March 2016 travel calendar of events
Lysa Allman-Badwin | 3/3/2016, 1:10 p.m.
Yes, it really is almost springtime, a time when we start to more fully emerge from our winter cocooning to get out and about and enjoy a wealth of exhibits and events of Afrocentric interest happening all over the country. Enjoy!
Black College Expo (various locations)
Representing dozens of Historically Black Colleges and Universities, Black College Expo is designed to connect students with college representatives and provide information about scholarships, financial aid, campus life and so on. Held in different cities through spring, activities range from Career Recruitment booths to seminars, competitions, step shows and more.
March 5 D.C./Maryland
April 23 New York City
UniverSoul Circus (various locations)
Arguably the most soulful circus on the planet, the UniverSoul Circus presents an entertaining, family friendly show produced, directed and managed primarily by people of color. Its entertainers are world-class acts from around the globe, including clowns, aerialists, Caribbean and hip-hop dancers, magicians, contortionists, wild animal tamers, daredevils and more.
March 2-13 Raleigh, N.C.
March 5-20 Oakland, Calif.
March 16-27 Richmond, Va.
March 23-April 7 Los Angeles
March 30-April 10 Bronx, N.Y.
April 12-24 Brooklyn, N.Y.
April 27-May 15 Queens, N.Y.
Through April 17
“The Harmon and Harriet Kelley Collection of African-American Art: Works on Paper” (Seattle)
Recognized as one of the country’s major collections of African-American art, this exhibit, presented at the Northwest African-American Museum, features the works of Elizabeth Catlett, Ron Adams, Margaret Burroughs, Romare Bearden, Benny Andrews and numerous others. Visitors will find 68 works dating from 1910 to 2002, including color screen prints, drawings, pastels, etchings, acrylics, lithographs and other beautiful artistic mediums on display.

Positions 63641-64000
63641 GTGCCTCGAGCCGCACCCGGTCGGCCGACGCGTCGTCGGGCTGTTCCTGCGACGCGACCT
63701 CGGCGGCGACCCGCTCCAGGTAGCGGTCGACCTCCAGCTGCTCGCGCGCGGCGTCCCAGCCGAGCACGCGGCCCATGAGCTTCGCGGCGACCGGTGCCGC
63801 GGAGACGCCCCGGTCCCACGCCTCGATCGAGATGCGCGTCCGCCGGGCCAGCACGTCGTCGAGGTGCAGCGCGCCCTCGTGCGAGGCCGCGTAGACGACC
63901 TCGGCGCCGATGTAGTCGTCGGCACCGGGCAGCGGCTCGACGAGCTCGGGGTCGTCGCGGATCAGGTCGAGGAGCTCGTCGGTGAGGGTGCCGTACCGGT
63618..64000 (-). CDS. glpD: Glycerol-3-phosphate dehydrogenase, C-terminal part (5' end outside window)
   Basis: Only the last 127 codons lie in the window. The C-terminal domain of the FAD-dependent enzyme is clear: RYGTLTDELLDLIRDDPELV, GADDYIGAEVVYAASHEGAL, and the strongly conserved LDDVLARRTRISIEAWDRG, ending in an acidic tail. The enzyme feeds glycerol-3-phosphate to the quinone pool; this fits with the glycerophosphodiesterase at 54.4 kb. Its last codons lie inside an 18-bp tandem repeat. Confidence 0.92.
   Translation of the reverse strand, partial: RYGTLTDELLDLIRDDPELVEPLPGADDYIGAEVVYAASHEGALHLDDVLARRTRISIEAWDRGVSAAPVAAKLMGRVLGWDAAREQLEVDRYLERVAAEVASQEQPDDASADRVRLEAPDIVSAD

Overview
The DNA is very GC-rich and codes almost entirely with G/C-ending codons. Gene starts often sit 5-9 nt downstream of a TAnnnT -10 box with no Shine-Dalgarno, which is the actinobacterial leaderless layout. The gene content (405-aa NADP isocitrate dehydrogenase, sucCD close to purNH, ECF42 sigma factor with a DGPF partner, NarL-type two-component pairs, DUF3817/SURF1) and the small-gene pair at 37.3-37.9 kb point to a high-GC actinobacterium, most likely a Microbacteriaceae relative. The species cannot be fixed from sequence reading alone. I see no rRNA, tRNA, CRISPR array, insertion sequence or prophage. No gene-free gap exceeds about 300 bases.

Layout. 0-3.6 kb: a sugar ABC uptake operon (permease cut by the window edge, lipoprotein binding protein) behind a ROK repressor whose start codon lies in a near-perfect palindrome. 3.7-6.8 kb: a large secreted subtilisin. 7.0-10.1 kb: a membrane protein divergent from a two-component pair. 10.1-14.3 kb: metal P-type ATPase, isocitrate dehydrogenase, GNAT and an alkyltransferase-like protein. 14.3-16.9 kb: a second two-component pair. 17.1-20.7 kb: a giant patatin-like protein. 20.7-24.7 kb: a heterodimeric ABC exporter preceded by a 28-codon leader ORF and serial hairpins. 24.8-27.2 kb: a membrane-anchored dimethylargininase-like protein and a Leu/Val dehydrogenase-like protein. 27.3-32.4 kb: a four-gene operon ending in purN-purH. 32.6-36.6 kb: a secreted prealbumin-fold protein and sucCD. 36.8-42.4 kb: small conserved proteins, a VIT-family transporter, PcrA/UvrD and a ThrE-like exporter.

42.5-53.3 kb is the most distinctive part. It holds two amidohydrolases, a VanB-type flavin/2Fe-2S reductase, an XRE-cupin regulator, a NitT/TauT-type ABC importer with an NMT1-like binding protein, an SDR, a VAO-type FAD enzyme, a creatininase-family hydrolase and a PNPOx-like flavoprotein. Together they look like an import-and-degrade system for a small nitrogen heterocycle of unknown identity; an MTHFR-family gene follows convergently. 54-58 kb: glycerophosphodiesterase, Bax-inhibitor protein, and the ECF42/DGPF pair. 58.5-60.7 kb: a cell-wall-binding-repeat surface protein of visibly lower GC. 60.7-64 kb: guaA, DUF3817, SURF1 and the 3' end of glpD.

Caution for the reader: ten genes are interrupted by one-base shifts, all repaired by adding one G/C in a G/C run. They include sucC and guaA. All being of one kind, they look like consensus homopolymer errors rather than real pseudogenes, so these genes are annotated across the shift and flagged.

Through Oct. 16
“Hotter Than That: 90 Years of Louis Armstrong and His Hot Five” (Queens, N.Y.)
Presented at the Louis Armstrong House Museum in Queens, a National Historic Landmark and New York City landmark, “Hotter Than That: 90 Years of Louis Armstrong and His Hot Five” celebrates the major impact that five original recordings—“The Hot Five”—had on the course of jazz. These recordings are significant in that they were the first issued under Armstrong’s own name. The exhibit also encompasses photographs, articles and other artifacts relative to Armstrong’s long and influential career.
“Voices of the Civil Rights Movement” (Memphis, Tenn.)
Presented at the National Civil Rights Museum located at the historic Lorraine Motel in Memphis, Tenn., “Voices of the Civil Rights Movement” is a powerful, interactive exhibit two years in the making. It encompasses 52 historical video spotlights and 157 testimonials from 130 civil rights leaders and participants. Together they are designed, according to the museum, “to raise awareness of civil rights issues and to encourage people to tell their own stories about the struggle for social justice.” The exhibit is on a multi-year loan to the museum.
“African-American Art: Harlem Renaissance, Civil Rights Era and Beyond”
Fans of African-American art are invited to enjoy over 75 online images and narratives from a larger selection of paintings, sculpture, prints and photographs by 43 Black artists presented a few years ago in an exhibit at the Smithsonian American Art Museum. According to the museum, which assembled these works of art from their own African-American collection, “[These] Black artists … explored the African-American experience from the Harlem Renaissance through the civil rights era and the decades beyond, which saw tremendous social and political changes. In response, these artists created an image of America that recognizes individuals and community and acknowledges the role of art in celebrating the multivalent nature of American society. The artworks in the exhibition lay out a vision of America from an African-American viewpoint.”